Two tree electrical connectors 49 are mounted to plate portion 45b of upper guide member 45. Tree electrical connectors 49 are positioned for mating with the tubing hanger electrical connectors 27. Tree electrical connectors 49 are offset from stinger 43 and spaced from each other. Each tree electrical connector 49 protrudes downward from plate portion 45b and is biased downward from plate portion 45b by a series of conical Belleville washers or springs 50, half of which are inverted relative to the other half. Plate portion 45b has a central hole 52 for close reception of stinger 43. A seal 51 located in hole 52 fictionally engages stinger 43 to releasably hold upper guide member 45 in the upper position.

The apparatus for moving upper guide member 45 to the lower position includes a plurality of cylinders 53 (two shown). Cylinders 53 are located in bores formed in tree 35 parallel to and spaced around tree flow passage 41. A piston 55 is carried within each cylinder 53. Hydraulic fluid passages 57 will supply hydraulic fluid from the drilling or production vessel (not shown) down a line (not shown) to the upper side of each piston 55. A rod 59 extends downward from each piston 55 for movement therewith. Rods 59 are square, each extending through a square aperture in a retainer plate 61. The square rods 59 prevent rotation of pistons 55 relative to cylinders 53. A roller 63 is rotatably mounted to the lower end of each rod 59. Rollers 63 engage the upper side of plate portion 45b of upper guide member 45. Rollers 63 serve as a bearing means for allowing rotation of upper guide member 45 relative to rods 59.

Wires 65 extend from the lower end of tree 35 to each of the electrical connectors 49. Wires 65 are wrapped around stinger 43. A sufficient amount of wire 65 is provided to allow for the extension downward of upper guide member 45 as shown in FIG. 2. The upper ends of wires 65 are connected to wires (not shown) that lead to the production vessel for monitoring pressure and temperature in the well.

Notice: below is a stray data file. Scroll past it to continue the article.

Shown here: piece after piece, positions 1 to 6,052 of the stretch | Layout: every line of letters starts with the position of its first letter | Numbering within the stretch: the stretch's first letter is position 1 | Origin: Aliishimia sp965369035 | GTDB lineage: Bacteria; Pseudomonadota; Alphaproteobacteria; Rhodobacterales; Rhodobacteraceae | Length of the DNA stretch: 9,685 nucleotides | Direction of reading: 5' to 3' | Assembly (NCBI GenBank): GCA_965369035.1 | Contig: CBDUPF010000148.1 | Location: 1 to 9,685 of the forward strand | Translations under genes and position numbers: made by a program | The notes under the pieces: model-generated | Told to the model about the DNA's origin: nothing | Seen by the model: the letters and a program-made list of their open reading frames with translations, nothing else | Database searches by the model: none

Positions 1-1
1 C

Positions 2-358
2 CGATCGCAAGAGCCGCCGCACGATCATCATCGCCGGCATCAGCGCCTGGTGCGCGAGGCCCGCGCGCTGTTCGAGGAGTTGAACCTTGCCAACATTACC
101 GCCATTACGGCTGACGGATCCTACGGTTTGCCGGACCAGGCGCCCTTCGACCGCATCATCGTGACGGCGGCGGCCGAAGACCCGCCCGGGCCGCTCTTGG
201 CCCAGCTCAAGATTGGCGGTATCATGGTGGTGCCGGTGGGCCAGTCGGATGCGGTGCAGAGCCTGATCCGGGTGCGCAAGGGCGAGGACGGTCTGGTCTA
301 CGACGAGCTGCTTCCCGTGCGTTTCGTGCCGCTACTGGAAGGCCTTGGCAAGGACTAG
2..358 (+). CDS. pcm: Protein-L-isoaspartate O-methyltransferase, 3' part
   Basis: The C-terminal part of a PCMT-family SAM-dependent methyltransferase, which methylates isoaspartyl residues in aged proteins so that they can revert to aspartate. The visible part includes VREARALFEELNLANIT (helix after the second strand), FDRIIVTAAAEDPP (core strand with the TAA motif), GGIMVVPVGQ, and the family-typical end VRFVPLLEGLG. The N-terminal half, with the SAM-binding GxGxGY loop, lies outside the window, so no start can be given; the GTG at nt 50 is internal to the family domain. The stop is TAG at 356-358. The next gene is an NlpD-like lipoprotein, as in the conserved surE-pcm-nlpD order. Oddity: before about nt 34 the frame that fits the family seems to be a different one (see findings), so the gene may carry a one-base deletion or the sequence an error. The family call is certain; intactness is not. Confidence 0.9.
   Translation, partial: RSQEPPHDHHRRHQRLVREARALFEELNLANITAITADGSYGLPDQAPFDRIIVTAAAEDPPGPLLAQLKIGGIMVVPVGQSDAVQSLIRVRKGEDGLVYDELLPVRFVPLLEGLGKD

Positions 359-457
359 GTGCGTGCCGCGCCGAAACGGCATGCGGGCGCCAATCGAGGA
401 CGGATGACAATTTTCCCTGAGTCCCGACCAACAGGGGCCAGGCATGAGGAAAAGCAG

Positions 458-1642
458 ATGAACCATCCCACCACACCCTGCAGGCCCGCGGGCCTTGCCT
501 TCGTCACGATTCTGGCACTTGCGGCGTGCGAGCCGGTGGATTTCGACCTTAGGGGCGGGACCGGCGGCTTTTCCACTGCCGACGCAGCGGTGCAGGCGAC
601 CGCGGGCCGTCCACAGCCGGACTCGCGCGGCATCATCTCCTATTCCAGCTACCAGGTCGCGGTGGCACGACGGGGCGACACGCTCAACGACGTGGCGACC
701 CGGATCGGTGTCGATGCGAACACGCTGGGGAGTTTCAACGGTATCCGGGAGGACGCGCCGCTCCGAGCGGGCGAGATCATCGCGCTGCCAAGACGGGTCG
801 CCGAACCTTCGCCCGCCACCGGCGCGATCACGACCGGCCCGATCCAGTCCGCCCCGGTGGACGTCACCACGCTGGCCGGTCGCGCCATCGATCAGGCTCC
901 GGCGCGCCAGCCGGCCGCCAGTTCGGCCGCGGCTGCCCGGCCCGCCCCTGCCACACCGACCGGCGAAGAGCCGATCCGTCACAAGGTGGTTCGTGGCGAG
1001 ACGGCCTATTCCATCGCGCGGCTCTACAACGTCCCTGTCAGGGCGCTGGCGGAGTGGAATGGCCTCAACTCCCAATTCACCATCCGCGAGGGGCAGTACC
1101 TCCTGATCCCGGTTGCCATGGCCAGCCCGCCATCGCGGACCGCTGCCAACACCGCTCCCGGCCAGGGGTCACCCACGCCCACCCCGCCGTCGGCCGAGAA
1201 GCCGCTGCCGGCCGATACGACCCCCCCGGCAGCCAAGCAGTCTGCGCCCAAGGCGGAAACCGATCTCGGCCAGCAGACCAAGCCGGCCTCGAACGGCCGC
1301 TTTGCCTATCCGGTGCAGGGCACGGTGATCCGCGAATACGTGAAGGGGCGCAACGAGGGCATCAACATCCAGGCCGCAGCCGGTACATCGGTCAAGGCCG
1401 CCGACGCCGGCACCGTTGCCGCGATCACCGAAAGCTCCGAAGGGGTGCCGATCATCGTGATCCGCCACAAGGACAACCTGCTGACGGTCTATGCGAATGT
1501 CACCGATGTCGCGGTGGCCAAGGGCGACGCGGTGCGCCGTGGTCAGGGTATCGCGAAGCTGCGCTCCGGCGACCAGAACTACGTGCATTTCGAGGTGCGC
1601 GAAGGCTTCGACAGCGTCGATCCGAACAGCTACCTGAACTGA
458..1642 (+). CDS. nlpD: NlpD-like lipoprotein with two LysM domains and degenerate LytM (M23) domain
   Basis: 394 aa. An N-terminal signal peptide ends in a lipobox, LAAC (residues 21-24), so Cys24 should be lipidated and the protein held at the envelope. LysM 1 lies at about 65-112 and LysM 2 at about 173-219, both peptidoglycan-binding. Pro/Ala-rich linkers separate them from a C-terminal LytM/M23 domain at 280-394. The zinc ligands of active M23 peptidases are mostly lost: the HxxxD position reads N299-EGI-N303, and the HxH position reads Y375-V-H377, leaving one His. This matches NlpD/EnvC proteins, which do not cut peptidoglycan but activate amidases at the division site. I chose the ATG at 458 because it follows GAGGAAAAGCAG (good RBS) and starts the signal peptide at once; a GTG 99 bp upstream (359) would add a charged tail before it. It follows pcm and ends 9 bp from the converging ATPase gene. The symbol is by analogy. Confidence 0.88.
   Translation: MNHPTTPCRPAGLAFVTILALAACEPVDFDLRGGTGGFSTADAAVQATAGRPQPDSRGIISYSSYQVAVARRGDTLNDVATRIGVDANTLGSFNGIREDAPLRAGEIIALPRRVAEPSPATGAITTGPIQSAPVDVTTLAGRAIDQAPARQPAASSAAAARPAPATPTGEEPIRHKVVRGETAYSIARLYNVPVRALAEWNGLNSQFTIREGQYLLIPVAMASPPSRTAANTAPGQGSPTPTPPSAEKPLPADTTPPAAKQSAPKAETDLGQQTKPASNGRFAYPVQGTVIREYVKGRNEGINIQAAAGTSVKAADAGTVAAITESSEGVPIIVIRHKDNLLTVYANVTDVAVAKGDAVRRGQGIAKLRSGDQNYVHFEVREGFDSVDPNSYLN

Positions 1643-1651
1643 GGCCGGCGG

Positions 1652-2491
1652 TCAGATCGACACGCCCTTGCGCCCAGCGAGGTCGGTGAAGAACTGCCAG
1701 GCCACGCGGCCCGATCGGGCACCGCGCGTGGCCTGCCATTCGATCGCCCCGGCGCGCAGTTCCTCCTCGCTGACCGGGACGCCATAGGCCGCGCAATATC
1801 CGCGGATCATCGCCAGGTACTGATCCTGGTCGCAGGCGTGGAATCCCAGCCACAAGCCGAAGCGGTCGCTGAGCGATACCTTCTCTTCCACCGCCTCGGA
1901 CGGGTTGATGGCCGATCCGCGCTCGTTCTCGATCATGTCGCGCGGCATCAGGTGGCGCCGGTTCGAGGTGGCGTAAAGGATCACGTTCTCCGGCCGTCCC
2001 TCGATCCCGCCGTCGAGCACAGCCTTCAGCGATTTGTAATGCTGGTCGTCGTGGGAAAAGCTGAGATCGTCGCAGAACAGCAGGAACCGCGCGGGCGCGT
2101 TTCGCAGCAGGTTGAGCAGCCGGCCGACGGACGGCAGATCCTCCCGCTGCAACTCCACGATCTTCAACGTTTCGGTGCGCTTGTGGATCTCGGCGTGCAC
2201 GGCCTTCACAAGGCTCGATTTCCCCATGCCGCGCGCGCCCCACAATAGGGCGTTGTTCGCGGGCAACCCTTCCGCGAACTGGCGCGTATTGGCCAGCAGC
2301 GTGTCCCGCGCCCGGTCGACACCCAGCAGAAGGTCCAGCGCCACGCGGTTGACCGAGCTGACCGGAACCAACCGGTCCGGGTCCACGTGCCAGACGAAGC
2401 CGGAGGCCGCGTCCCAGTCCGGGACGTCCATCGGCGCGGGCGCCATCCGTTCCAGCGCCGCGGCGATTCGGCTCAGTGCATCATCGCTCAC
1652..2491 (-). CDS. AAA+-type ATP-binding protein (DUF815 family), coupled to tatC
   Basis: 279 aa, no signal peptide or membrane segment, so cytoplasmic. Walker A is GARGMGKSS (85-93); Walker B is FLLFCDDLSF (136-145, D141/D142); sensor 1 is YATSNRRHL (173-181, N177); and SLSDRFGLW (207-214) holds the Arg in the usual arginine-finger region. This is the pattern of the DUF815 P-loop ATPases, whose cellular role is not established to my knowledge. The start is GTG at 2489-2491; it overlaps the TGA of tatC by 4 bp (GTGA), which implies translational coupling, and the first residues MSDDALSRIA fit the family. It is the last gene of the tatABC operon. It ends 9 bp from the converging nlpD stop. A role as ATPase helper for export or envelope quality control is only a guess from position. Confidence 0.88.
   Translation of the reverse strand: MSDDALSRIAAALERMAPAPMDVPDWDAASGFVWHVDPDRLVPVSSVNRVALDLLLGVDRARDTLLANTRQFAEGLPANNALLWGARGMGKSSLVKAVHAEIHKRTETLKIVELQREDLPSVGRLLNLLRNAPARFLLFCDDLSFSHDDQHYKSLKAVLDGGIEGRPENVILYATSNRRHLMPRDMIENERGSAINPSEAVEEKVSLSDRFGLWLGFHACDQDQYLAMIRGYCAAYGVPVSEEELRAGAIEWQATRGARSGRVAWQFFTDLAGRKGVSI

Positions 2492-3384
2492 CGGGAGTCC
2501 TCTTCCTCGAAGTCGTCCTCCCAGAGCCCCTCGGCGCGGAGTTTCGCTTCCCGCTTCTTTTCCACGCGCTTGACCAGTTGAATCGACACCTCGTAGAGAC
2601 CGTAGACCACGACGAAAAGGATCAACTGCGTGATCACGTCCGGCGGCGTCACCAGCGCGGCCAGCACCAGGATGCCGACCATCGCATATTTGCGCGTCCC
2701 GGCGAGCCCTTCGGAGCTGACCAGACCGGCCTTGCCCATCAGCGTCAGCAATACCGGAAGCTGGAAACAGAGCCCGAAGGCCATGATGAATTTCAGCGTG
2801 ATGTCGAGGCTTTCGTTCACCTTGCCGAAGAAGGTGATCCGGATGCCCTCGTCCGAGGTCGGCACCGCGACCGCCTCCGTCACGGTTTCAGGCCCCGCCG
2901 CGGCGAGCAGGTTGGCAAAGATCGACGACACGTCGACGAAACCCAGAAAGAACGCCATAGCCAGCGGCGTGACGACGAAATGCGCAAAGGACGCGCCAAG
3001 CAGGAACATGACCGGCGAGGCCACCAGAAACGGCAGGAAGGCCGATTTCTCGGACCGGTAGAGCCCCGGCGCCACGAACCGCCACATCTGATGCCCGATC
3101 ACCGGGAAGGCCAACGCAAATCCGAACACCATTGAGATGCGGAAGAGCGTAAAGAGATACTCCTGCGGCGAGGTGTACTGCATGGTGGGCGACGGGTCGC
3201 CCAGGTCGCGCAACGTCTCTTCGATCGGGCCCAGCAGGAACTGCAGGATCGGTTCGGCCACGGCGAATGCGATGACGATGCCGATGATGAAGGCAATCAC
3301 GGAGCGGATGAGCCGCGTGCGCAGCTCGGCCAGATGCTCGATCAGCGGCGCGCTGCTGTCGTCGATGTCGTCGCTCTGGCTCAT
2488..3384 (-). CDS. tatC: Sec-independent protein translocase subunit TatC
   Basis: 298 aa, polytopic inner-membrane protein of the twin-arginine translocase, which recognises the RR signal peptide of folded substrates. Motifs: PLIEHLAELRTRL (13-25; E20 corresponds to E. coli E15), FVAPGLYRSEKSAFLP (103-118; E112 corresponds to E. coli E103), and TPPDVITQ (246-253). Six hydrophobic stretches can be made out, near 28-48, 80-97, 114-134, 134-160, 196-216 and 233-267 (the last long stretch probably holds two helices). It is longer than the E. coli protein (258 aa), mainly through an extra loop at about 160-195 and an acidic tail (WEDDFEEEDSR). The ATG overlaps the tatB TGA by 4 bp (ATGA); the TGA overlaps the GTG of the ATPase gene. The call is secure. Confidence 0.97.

Referring to FIG. 3, tubing hanger 19 has a plurality of lower annulus passages 67 (only one shown). Each annulus passage 67 extends from the lower end of tubing hanger 19 upward a select distance, offset from production passage 21. Each lower annulus passage 67 communicates with the annulus surrounding tubing 25 (FIG. 1). A plurality of upper annulus passages 69 (only two shown) extend through guide member 31 of tubing hanger 19. Each upper passage 69 leads to the bore 13 of wellhead housing 11 (FIG. 1) at a point above casing hanger seal 17 and tubing hanger seal 28.

An annular valve chamber 71 is located within the assembly of tubing hanger 19, defined on its inner side by an inner wall 73. The outer wall 75 of valve chamber 71 is also an inner wall of guide member 31. Each wall 73, 75 has a tapered lower seal area 73a, 75a, as shown in FIG. 4. The tapered seal areas 73a, 75a converge toward each other and terminate at the base of valve chamber 71. Valve chamber 71 is intersected at its base by the lower annulus passages 67 and intersected along outer wall 75 by upper annulus passages 69.

A valve sleeve 77 is sealingly carried within valve chamber 71 for selectively opening and blocking flow between the annulus passages 67, 69. Valve sleeve 77 is a cylindrical member that is coaxial with axis 23. As shown in FIG. 4, an inner lip 79 protrudes downward from the lower end of the inner side wall of valve sleeve 77. An outer lip 81 protrudes downward from the lower end of the outer side wall of valve sleeve 77. Lips 79, 81 are integrally formed with the metal valve sleeve 77, and are tapered downward and flexible for slidingly engaging the tapered sealing areas 73a, 75a when in the lower position. When valve sleeve 77 moves to the lower position, the tapered areas 73a, 75a deflect lips 79, 81 inward to cause a metal-to-metal seal.